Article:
We started talking about the family dynamics and how unfortunate the relationship is between the prince and his dad. His father spoke briefly and said how the kid needs to respect him and how the prince needs to accept that he is the authority figure, and so on. I interjected that he needs to start seeing the prince as a human being, that in a few months he will be a man, and he needs to learn to accept that and accept the prince and try to save the relationship now, while there are professionals willing to help.

She said there is work that has to be done with the prince and his dad and she is willing to put it on table and "go there" but she needs to know his feelings about it, is he willing. It is all about his father and his active alcoholism. He says he is willing to try. She wants me to sit out for the next session, and try to get them working. It will be ugly I am sure.

So, wow, I am all over the place on this post today. I wanted to say how sad I found my friends comment to be and that I know people are ignorant, but how much it hurt me and I didn't say anything about it, but it hurt me.

Does this make any sense at all?

Have a great weekend all.


Anonymous said...

You always make sense, Kel, in your thoughts and your feelings. I "get" where you are at with the Prince and his Dad. I still say the same thing--stick close to Tab and others and MAYBE check out some Al-Anon--just MAYBE?????
Yes, unfortunatley many "normies" out there still think "once an addict, always an addict." They believe we can't recover and that it's just a matter of time until we relapse again. Or they think that we have become some kind of religious freaks if we are in a 12 step program......but not ALL "normies" are that way.
What matters is that you get better and your son gets better and your husband gets better and your other son gets better.

Anonymous said...

Boy can I relate to this post Kel.
Every bit of it,,
It all comes with living with addictions and or alcoholism around truly does.And the best thing for you and I ? We do not judge..because we know the people we love who use/drink,are good people with some bad habits to deal with.You believe in your son.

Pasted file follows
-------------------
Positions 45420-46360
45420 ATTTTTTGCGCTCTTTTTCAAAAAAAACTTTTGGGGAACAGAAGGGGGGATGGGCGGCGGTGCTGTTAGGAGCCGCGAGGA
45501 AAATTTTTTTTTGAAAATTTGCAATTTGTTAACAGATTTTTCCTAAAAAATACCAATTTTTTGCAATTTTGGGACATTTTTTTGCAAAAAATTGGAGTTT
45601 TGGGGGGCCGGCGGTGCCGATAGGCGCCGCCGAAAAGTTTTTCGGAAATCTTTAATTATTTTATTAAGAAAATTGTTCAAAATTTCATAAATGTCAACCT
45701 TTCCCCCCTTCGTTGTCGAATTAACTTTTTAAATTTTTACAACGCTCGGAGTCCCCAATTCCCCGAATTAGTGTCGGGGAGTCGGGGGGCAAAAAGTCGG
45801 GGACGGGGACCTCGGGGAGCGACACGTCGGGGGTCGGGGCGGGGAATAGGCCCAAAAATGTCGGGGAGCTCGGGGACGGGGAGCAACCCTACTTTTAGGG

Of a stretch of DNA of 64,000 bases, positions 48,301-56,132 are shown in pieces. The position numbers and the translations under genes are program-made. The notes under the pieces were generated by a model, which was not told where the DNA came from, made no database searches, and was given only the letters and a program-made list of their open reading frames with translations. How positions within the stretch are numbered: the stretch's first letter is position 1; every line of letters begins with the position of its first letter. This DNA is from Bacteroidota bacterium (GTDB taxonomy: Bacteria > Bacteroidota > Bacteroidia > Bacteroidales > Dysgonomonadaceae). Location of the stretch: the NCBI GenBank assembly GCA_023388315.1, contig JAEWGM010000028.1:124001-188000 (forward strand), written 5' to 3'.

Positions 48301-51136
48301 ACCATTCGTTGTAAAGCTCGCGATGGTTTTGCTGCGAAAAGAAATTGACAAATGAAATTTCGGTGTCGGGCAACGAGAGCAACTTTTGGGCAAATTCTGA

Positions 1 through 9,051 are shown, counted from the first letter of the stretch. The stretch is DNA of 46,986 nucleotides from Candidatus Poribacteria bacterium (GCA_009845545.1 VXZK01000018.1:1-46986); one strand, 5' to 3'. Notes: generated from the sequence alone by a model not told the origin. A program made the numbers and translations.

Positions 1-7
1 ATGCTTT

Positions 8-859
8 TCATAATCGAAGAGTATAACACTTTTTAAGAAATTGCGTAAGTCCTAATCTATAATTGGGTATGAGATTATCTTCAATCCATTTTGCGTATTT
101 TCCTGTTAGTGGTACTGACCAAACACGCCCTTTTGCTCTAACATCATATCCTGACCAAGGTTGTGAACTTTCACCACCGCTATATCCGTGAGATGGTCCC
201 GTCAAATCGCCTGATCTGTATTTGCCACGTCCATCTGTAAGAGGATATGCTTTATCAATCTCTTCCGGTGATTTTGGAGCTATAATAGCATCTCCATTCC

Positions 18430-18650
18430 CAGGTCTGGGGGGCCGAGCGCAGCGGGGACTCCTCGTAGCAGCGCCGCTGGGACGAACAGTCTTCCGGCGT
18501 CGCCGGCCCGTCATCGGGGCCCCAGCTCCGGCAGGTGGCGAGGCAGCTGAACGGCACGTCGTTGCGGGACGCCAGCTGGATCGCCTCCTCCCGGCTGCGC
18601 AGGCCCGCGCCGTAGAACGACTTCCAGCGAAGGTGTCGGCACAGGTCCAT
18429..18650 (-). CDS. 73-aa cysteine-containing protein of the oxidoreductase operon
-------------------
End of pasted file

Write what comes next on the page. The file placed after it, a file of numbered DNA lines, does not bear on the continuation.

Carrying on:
That is what matters Kel.We can work at getting rid of the stigmas in our society by being cool about our personal affairs but never ashamed.

As for the Dad ..that is going to be a very big challenge for you to let go of ..I just know it.WHy..
been there too.Long story short...
I hope you can find a comfortable place to be on the sidelines Kel because if there is one thing I have learned about my son and his biological Dad..there is nothing I can do for them.I support my son
but I do not need to stand up for him anymore.He has a voice and has recently used it very well to express himself openly with his Dad.

You have a great head on your shoulders Kel.I also sense a spirit thirsty for knowledge and adventure!
Get yourself some support how ever you feel fits for you..a book ..a meeting..but do something.
Alcoholism can where us out.
Inspiration and wisdom renews our eforts in life and makes a difference in how we deal with everything.I don't attend Al-Anon meetings but I do read an Al-Anon book called the Courage to Change.
I love it!!! Maybe try to find some Al-Anon lit'..give it a thumb?

YOu are fab Kel.
Life is crazy at times isn't it?
Let's make sure we don't go crazy with it for too

Thanks for sharing you
beautiful human you!

Anonymous said...

*I forgot to note that my son's biological Dad is also an alcoholic.

Anonymous said...

*alcohol can wear us out..
not where us out..geesh I need to reread my comments before posting them